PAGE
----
Media Contact: Fred Strohl (firstname.lastname@example.org)|
Communications and External Relations
Audio Spot: Fiber diet
OAK RIDGE, Tenn.,
June 23, 2005
Automated spraying of carbon or glass fiber could soon provide the most economical way to create preforms in the manufacture of body panels for automobiles, heavy vehicles and other machinery.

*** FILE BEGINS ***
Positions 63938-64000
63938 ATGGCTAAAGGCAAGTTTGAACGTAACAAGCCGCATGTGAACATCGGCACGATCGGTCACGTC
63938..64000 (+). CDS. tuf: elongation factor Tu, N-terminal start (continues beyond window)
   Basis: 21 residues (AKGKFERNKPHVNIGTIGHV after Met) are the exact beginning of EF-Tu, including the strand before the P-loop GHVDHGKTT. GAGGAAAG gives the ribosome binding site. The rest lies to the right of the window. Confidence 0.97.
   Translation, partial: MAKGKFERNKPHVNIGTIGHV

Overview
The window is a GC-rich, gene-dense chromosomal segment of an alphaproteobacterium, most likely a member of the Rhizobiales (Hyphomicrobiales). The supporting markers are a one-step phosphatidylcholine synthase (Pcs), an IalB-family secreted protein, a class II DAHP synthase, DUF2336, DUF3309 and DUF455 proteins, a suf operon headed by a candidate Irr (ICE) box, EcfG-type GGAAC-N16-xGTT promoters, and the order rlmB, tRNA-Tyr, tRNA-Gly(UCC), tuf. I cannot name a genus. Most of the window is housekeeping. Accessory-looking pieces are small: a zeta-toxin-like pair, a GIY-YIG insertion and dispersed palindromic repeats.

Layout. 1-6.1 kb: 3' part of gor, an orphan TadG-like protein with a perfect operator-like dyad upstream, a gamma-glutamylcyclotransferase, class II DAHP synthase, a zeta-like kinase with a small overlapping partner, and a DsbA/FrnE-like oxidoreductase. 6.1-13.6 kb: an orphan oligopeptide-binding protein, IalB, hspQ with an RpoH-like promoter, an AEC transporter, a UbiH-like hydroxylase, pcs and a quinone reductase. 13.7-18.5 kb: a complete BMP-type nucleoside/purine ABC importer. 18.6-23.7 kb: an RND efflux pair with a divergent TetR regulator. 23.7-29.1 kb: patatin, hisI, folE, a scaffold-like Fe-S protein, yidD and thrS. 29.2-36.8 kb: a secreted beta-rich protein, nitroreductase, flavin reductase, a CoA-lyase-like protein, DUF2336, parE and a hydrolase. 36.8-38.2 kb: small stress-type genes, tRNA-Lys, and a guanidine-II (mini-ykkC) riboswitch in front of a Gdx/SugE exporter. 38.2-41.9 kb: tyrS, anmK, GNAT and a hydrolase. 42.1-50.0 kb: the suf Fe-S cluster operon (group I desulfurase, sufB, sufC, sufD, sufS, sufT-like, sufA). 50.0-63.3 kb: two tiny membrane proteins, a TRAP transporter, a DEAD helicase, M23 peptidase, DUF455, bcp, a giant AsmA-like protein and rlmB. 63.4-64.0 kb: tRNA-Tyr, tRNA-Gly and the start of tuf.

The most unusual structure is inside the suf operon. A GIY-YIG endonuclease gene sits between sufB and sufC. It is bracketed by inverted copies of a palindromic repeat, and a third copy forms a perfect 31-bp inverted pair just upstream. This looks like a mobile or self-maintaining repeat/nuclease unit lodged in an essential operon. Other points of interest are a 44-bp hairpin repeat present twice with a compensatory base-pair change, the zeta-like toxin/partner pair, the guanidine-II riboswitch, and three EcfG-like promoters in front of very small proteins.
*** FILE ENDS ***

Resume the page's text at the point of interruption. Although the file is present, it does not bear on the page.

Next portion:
Researchers in the Polymer Matrix Composites Group of the Department of Energy's Oak Ridge National Laboratory are testing and advancing development of a programmable powdered preform process, a robotically actuated machine that sprays fiber and an adhesive powder binder substance to create fiber preforms. The preforms are subsequently injected with resin in a mold and consolidated under pressure to create the final part. The preforming process is the first step in creating polymer composite structural and semi-structural auto panels that reduce the mass of composite automotive structures at a cost competitive with metal parts they are replacing. This results in lighter weight vehicles that are more energy efficient. ORNL is working with the U.S. auto industry and the Automotive Composites Consortium on this technology, which is funded by DOE's Office of FreedomCar and Vehicle Technologies Program. [Contact: Fred Strohl, (865) 574-4165; email@example.com]
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